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The German national team will have been glad to see the end of 2018. After failing to get past the group stage at the World Cup, they were relegated in the Nations League. Coach Löw has tough decisions to make in 2019.
What a successful summer 2017 was for German football, as Joachim Löw's relatively young and inexperienced team won the Confederations Cup in Russia, a tournament that is held a year before every World Cup, something of a dress rehearsal for the organizers.
"The lads did a great job," Löw said after Germany beat Chile 1-0 in the final in St. Petersburg. "I'm very proud of everyone. There is something magical about a final like this."
It looked like Löw had found his team of the future with players like Lars Stindl, who scored the winning goal in the final, Timo Werner, who won the golden boot, or Julian Draxler, who was voted best player of the tournament.
This came just two days after Germany had also won the Under-21 European Championship in Poland, with players like Leroy Sané, Max Meyer, Jonathan Tah, Julian Brandt, Serge Gnabry and Thilo Kehrer all showing off their talent. The future of German football looked very bright indeed.
Löw: 'We were spoiled for success'
A good year later, though, all this optimism gave way to bitter reality.
"It was almost arrogant," Löw said in the late summer of 2018, weeks after his team's embarrassing early exit at the World Cup in Russia. In his analysis of what went wrong in Russia, Löw concluded that he had got the tactics wrong. Months later, he admitted that he and his coaching staff had become too complacent.
"We weren't self-critical enough, we were spoiled for success, we didn't pay attention to a couple of things," the 58-year-old admitted in an interview with German public broadcaster ZDF in early December.
In the run-up to the tournament, things didn't look so bad, with Löw having nominated 12 members of the Confed Cup-winning team to his 23-man squad for the World Cup. However, apart from Joshua Kimmich and Timo Werner, most of them spent a lot of their time in Russia sitting on the substitutes' bench. Löw elected instead to rely heavily on players who were part of the team that won the 2014 World Cup four years earlier, including some who certainly weren't at their best in the months leading up to the tournament.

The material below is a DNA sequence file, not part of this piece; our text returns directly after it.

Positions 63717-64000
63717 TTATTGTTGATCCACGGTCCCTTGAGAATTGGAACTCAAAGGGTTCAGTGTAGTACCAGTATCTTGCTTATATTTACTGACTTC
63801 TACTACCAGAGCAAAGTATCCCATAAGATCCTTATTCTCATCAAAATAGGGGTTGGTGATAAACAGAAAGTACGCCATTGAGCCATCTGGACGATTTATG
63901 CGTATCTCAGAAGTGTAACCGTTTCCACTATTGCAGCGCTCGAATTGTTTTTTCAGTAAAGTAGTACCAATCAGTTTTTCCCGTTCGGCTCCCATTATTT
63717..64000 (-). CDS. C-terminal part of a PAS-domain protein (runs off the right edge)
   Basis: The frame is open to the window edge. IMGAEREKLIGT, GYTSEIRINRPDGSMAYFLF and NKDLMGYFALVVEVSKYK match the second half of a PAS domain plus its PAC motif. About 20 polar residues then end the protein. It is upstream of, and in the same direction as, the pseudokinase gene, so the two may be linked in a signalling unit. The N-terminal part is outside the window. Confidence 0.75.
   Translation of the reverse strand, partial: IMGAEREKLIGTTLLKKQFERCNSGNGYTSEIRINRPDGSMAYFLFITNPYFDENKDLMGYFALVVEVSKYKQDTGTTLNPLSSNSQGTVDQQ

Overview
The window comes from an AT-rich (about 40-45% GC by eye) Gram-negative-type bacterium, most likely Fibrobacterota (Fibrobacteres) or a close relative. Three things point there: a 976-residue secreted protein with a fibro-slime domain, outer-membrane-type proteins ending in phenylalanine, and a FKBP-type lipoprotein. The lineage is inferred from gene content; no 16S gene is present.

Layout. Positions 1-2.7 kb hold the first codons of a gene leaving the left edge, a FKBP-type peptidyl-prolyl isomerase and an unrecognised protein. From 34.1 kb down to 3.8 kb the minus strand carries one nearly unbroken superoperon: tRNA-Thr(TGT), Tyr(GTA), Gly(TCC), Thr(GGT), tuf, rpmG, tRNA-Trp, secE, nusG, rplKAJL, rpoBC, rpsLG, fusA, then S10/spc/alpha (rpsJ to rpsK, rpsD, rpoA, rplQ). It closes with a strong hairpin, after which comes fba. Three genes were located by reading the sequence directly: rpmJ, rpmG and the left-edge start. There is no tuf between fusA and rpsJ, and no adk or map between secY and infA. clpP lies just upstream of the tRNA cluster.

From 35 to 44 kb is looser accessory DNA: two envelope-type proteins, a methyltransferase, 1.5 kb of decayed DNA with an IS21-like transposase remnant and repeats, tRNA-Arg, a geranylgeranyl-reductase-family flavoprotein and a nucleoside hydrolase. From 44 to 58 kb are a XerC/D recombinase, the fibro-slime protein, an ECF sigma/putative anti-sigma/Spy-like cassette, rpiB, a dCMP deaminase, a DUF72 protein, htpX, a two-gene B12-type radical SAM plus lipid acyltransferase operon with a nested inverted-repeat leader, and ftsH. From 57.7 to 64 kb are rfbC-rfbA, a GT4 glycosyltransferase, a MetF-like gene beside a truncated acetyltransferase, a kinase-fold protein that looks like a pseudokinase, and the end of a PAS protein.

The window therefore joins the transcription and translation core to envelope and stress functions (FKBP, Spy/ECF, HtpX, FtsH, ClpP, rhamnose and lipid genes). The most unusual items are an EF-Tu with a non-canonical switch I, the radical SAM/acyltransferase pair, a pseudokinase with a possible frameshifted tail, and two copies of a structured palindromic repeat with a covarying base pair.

Sure, this was a mistake, but "sometimes you learn the most from your defeats," Löw said. "I think we've learned our lessons and can look forward to next year and the year after next."
A fresh start with Brandt, Sané and Havertz
So all should be well again this year, when the national team's main focus will be on qualifying for Euro 2020 – and the head coach can be expected to implement the changes he failed to make prior to the World Cup. Several players are waiting in the wings who have the potential to step up and take on bigger roles in the nation team; Brandt, Sané or Kai Havertz are not only talented, but already have plenty of experience despite their youth.
"I felt really good on the pitch, was really involved in the game, I had a lot of the ball," Havertz said after making his first start for Germany in a friendly against Russia in November.
The midfield strategist also received a high praise from Löw.
"For a 19-year-old he's very advanced because he handles the ball well and reads the game well. Of course, it's easy to imagine him becoming a key player," Löw said.
While Havertz could become the face of a new incarnation of "Die Mannschaft," teammates Gnabry and Sané also promise to be key players in the Germany of the future.
Sané in particular, who didn't make the final squad for the World Cup, has matured since the summer, and the attacking player is held in the highest esteem by his club, Manchester City.
"There is no doubt about the quality of Leroy," coach Pep Guardiola said of his protégé recently. Germany teammate Kimmich is also big on the 22-year-old's skills and believes he can definitely be a "difference maker."
Tough decisions ahead
So there's a lot for Germany fans to look forward to – even if it's all coming far too late. Löw has all the young players he needs to implement the needed generational change, but to do so he will have to make some tough decisions, dropping 2014 World Cup champions who simply can't cut it anymore.
"In the end, it's always the performance that counts. I'm not a clairvoyant who knows what will happen in three or four months," the national team coach told ZDF.
"I am open to all of the possibilities, all the good guys are in my plans. (Mats) Hummels, (Jerome) Boateng and (Thomas) Müller can all play for Germany if they get back to the kind of form they haven't demonstrated lately."
Löw also stressed that he had demonstrated the ability to make difficult decisions during his more than 12-year tenure as national team head coach. He has some more ahead of him in 2019.